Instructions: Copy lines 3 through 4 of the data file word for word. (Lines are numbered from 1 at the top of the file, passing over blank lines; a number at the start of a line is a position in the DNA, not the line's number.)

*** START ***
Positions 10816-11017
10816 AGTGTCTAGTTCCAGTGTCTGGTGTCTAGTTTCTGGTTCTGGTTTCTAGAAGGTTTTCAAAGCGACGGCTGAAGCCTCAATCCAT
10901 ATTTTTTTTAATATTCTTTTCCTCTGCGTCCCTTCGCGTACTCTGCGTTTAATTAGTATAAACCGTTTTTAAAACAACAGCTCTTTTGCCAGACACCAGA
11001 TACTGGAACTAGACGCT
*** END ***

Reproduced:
10901 ATTTTTTTTAATATTCTTTTCCTCTGCGTCCCTTCGCGTACTCTGCGTTTAATTAGTATAAACCGTTTTTAAAACAACAGCTCTTTTGCCAGACACCAGA
11001 TACTGGAACTAGACGCT